Sunday, December 19, 2010

Fear- Part 2

Thump. Thump-thump-thump. Thump-thump.
I hear it on the roof. It’s late. I am alone in the only room of my house that has walls. The doors are locked with small key locks which are not very effective when the handles keep falling off. There is a large space underneath the connecting door to the study. My bedroom has the only light that is on. I am sure that the light streams out beneath the door as a beacon to whatever is on the roof.
There it is again. The sound is coming from the left. Thump. Thump-thump-thump. As it scuttles across the roof, the sound reverberates over to the right side of the ceiling. In the silence of the night, even with the air-conditioner running, the bounding feet are heavy from above. It must weigh one hundred pounds at least. Perhaps it is a winged monkey from the Wizard of Oz. What else would be that large and able to jump upon the roof of my room? I hear the thumps only at night. Oh God, a night creature.
The dogs are barking. Now a howl. I have been placed in the setting of a horror film. I sit underneath a white billowy net, a barrier from mosquitoes for which I am protected by inoculation, and all those other insects for which I am not, like the three inch black wasp that I saw on my ceiling this afternoon. Is he still up there? I know I could crush the insects with my shoe, if I were wearing shoes in my bed. My Hindu neighbor would be appalled. I am an ant crusher. Hopefully it is not his aunt. How can I joke when there is something out there? Something that I cannot see but can hear, along with the dogs. Something that is large, and I am sure has teeth. All night creatures must have large, ugly, yellow teeth, and red, red eyes. They always do. I am sure that it is looking down from the clay roof tiles, smiling an evil smile, and thinking of the meal cowering below.
I look up through the netting and notice that the end section of my ceiling is missing the drywall. It has been replaced with plastic sheeting. The only thing that prevents that night creature from falling on me is a thin, clear plastic layer. Night creatures could eat their way through plastic. They probably think of plastic as an appetizer before a meal of white woman. Fear. I feel the fear. I am alone. I have no one to protect me from the sounds in the night, the sounds that go thump. I am unprotected from my fear.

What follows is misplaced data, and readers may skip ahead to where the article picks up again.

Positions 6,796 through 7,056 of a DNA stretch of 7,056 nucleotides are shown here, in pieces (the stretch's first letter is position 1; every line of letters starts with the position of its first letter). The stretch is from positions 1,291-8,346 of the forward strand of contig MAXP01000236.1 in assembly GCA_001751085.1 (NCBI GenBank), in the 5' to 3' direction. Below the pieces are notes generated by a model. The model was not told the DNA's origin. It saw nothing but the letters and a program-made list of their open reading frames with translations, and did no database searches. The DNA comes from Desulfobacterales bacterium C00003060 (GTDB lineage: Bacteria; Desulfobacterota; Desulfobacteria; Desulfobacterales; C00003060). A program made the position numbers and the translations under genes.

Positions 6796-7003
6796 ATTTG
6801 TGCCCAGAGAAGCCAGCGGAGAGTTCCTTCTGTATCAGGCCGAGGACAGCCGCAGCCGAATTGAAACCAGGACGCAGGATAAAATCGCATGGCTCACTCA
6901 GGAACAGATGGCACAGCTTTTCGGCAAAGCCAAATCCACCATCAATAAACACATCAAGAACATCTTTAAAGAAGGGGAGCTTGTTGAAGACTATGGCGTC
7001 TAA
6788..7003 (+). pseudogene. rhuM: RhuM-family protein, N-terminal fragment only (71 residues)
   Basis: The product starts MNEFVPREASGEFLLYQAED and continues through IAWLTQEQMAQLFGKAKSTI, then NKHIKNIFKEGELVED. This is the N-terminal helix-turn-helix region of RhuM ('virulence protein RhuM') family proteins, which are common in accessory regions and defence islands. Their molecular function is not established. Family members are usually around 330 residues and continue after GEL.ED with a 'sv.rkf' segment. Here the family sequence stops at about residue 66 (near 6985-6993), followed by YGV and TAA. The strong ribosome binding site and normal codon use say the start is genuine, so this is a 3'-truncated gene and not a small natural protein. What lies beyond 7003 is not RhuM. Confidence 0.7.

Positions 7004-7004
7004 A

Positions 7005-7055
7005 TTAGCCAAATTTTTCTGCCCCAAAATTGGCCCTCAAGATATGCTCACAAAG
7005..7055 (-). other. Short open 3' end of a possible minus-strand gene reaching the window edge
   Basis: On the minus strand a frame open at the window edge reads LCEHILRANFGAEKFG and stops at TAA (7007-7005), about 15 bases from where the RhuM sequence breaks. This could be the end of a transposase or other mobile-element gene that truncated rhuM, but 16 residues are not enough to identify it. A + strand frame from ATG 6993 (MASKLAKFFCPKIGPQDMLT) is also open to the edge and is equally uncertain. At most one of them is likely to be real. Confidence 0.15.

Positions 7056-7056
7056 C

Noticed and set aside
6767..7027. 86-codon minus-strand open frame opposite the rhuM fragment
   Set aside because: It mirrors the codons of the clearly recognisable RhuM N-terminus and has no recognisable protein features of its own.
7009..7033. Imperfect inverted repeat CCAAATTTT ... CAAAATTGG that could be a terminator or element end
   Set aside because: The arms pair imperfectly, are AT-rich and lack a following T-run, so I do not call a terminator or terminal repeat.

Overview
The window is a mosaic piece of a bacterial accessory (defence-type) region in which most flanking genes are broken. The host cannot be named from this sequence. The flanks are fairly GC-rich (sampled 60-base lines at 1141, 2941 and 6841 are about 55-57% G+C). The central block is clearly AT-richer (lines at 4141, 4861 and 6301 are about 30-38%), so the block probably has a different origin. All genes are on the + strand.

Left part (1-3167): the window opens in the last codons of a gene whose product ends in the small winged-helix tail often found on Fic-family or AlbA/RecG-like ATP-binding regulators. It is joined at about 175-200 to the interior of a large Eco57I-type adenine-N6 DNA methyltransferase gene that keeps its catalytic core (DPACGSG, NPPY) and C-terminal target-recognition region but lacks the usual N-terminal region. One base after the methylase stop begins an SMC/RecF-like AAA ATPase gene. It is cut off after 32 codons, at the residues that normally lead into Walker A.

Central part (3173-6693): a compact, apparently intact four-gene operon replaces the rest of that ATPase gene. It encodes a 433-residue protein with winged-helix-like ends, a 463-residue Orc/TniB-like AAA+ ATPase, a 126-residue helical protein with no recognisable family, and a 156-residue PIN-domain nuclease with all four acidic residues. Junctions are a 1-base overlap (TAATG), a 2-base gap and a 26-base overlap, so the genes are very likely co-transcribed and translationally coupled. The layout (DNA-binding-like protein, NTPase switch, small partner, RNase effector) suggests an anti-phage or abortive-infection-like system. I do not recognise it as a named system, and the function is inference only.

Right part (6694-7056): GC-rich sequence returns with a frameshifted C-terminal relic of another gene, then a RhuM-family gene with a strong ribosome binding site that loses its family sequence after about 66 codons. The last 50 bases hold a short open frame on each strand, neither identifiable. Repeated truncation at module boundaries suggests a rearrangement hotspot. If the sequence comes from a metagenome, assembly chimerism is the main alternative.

This afternoon, I noticed something dead and white floating in the lotus pond that borders my lower sitting area. Fish were eating the carcass. I thought at first it was an enormous bullfrog, and that the coy were enjoying a lunch of frog legs. I did not know that frogs were white, but this is Indonesia and creatures are stuff that lures the photographers from National Geographic’s. When I looked at my photographs at dinner, I saw that the animal, missing half its body, was not a frog at all. It was a rat. What could have chomped a rat that large in half and left its bloated body floating in my lotus pond until it turned white? The fear. The fear is here. I bet the sounds on my roof are from large Bali rats, or whatever ate a rat that huge. I hear the sound again, racing across my roof. The rat must be fleeing something large. I can feel the fear in its footstep flying across the drywall ceiling. I hope it doesn’t step through the plastic. There is so much to fear in Bali. Would I be afraid if I were not alone?
I walk the dark rocky street to my villa, accompanied at night my small flashlight. On a street without lights, I see an erratic dark image coming toward my head. A huge bat swoops down from the banana tree. This must be a fruit bat. I have seen them in zoos, but they were behind glass cages and not free to nest if my hair if so desired. I hunch my shoulders and stoop as it darts overhead. The fear. I need mace or a gun. I have only my dog whistle, and I am too frightened to fish it out of my pocket. The dogs are barking in an unending chorus at the bats and at me.
I was told that the dogs are no threat. They stand in every doorway growling as I pass. Most begin with a low guttural sound, as they defend their spot for the night. They are skinny with mange, and I pretended to ignore them as I pass by on my way to the Main Street of Ubud. The Balinese dogs look hungry. If they are family pets, food is not wasted on their behalf. They appear to have to fend for themselves. I hope they don’t like to munch on the legs of a tourist. It was recommended to bring my dog whistle to keep them from getting to close. The one time I blew it, they followed behind howling even louder. I try to keep the fear hidden. They can sense fear. I don’t want to give them an advantage. My heart races despite the logic of my brain which is retreating beneath my fear.
I was told that rabies is a problem in Bali. There is a program to get the dogs vaccinated. I did not take the rabies vaccine before my travels. It cost a thousand dollars. I was too cheap to pay so much for the inoculation. I was assured by my doctor that unless I was around bats, I did not need to worry about rabies. Another bat swoops by. I stoop again. The fear.